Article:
Mobile Credentials: Make the Connection

April 21, 2022
Here’s what you should know about the ever-increasing “key” to electronic access control.

Several billion smartphones have made mobile credentials for access control the wave of the foreseeable future. As onboard biometrics gain traction, the mobile credential provides a simple route to a two- or even three-factor authentication process. The good news is that lockshops of all sizes can share in this market. Some already do.

This article will discuss the current state of the industry, what’s on the horizon and the important things you should know about mobile credentials.

Knowing the Basics

Distribution: The distribution of electronic products in commercial markets might appear to be confusing, but it’s a fairly standard process. Lock manufacturers form alliances or distribution channel partnerships with access control system (ACS) companies, such as Genetec, Keri, Keyscan and Lenel.

The ACS companies often include electronic locking products in their offerings to qualified service providers who install, program and service the systems. These programs tend to target larger installations. Some lockshops have built good businesses doing the installation, and others have expanded into the systems-integration business.

Lock wholesalers and contract hardware dealers generally provide electrified locking hardware to any lockshop or customer. However, Wi-Fi or networked products typically are sold to certified installers who have approved training on their products and IT network protocols.

A new hybrid program from a company called Lockt makes it easier for a lockshop to sell mobile credentials. We’ll discuss that further in a bit.

Apps: Mobile-credential apps are available on smartphones and watches that operate on Apple iOS or Google Android platforms. Battery-equipped Bluetooth Low Energy (BLE) fobs also are available. Other wearable applications, such as radio-frequency ID wristbands, work on multitechnology readers, but they don’t have the active BLE transmitting capability. For stand-alone locks, the mobile credential becomes the link with the head-end electronic access control (EAC) system.

Mobile credentials use two basic technologies:

  • BLE has programmable, high-speed, encrypted transmission that has selectable ranges between 2 and 30 feet, which makes it ideal for hands-free EAC applications. This technology appears to have gained a dominant position in the EAC market. Some BLE apps also can communicate from inside a pocket or purse when the app is open.
  • Near field communications (NFC) connects mobile credentials to a terminal located within a few centimeters. This typically requires tapping or twisting the phone on or near the terminal. NFC doesn’t appear to be adopted as widely in EAC yet.

In many cases, the app might be opened when an end user approaches a building and remain active during working hours for ease of access to locked doors on the site. This is called background mode. When an app is open or transmits in background mode, battery drain of the mobile device is similar with that of a pair of ear buds. Battery-operated locks often remain in “sleep” mode, powering up only when touched or activated, for longer battery life.

Typical System Layout

Your mobile credential requires an app, battery power and BLE. Smartphone versions also will have NFC and Wi-Fi transmitters. The mobile credential might communicate directly by Wi-Fi to a local ACS or be relayed through a cloud host that provides additional real-time updates and management. A bridge or link provides secure communications to the ACS head-end.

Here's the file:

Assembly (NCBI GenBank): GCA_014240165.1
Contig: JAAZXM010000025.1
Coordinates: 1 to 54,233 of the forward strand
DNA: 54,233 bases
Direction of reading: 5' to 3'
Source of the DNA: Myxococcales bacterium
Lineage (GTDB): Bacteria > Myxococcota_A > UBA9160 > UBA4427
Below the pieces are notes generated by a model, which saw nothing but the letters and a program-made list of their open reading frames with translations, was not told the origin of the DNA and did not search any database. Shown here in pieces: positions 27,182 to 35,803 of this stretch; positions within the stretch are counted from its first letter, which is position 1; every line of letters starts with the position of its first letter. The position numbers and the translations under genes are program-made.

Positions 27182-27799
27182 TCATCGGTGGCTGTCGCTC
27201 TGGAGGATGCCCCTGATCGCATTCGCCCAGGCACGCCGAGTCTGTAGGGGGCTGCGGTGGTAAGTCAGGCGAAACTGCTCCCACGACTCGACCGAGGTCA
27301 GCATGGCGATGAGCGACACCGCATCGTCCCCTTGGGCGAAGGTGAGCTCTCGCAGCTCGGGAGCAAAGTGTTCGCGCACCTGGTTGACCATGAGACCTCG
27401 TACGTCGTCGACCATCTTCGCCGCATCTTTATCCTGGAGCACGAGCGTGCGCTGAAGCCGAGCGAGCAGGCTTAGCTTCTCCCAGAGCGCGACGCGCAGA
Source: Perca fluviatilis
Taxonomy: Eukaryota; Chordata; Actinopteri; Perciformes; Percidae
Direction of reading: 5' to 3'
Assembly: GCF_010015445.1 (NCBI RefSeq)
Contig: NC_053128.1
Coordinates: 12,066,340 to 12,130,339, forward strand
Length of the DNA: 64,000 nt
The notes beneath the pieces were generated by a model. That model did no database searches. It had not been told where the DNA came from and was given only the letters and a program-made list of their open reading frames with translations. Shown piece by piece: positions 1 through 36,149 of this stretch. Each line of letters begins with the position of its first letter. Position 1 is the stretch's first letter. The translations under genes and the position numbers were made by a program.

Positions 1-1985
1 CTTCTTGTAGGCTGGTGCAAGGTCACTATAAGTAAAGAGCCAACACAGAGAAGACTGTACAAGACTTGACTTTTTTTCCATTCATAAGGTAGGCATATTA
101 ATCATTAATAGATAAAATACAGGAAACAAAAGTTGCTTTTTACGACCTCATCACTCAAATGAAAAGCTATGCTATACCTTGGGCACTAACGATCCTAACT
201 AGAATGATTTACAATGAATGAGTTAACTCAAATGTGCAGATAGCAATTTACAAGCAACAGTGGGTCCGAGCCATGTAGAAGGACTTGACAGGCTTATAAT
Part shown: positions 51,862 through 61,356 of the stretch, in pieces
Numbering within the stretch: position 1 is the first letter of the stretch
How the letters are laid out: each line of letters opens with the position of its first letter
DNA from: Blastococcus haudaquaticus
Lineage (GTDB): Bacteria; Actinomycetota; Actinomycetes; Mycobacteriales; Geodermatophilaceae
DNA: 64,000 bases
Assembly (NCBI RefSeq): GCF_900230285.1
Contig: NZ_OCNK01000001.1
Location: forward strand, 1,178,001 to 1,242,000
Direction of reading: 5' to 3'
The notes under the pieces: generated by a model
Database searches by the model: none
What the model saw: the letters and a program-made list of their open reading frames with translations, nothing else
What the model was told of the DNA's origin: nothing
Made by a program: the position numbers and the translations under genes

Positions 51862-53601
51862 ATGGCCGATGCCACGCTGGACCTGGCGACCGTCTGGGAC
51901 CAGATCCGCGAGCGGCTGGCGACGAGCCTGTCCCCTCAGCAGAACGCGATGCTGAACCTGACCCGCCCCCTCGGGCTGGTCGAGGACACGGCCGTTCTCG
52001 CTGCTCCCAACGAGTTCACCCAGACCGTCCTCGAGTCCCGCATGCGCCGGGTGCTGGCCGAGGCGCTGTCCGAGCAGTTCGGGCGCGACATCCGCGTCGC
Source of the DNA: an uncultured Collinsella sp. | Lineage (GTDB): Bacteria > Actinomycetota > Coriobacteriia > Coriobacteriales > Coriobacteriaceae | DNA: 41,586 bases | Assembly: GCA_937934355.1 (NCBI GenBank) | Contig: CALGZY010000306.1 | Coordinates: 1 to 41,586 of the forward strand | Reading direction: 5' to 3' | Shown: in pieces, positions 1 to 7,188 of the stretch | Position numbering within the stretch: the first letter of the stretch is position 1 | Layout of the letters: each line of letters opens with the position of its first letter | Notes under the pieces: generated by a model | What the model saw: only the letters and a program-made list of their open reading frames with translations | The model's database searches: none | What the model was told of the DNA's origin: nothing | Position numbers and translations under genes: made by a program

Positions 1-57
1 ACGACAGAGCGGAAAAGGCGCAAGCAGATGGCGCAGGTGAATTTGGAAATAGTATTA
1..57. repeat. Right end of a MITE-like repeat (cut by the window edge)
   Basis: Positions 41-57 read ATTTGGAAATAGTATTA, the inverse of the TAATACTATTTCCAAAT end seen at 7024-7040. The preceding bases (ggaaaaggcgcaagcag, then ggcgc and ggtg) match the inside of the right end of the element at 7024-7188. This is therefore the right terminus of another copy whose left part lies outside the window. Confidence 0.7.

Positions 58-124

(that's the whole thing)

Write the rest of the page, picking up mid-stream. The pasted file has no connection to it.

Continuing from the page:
The app communicates via encrypted signals with the lock or reader. Encrypted communication with the ACS head-end is via local Wi-Fi or through a cell tower and the internet. In some cases, Wi-Fi is built into the lock, while in others, the smartphone downloads the data as it passes a Wi-Fi hot spot. The mobile credential, lock and transmission data all are encrypted in BLE applications.

Hands-free operation is possible for some BLE apps, which allows the mobile credential to remain in a pocket or purse. Many apps allow access to any authorized door, while others might require the user to open the app and select the door to open. The easier the access event is for the customer, the less “friction” is said to be involved in the experience.

BLE-equipped locks or readers most often will be configured for a read range of about 2 feet to prevent unauthorized access. Medium- or long-range settings can be used for gates or exterior openings. This is particularly popular during inclement weather. NFC apps however, generally require being within a couple of inches of the lock or reader because of the motion necessary to make the communication.

Hybrid systems are becoming common, because BLE chips are being added to existing stand-alone, Wi-Fi and hard-wired installations. Expect a strong stream of product developments in multitechnology applications in coming months. Mobile-ready readers and locks have become fairly standard in the past couple of years. BLE upgrade kits also now are available for most smart locks or readers, as well.

Mobile apps aren’t an open-architecture item. Each brand requires a separate app. A concern is that security would drop to the lowest common denominator if there were more interoperability.

What’s Available

Major players are up to their ears in mobile credentials. Allegion and SALTO were early adopters with then-current NFC technology popular in payment terminals. This has been frequently integrated with the Apple Wallet, for food service and EAC, in larger college applications. When BLE emerged with higher speeds, improved software updates, better encryption options and selectable read ranges, it quickly became the mobile-credential standard.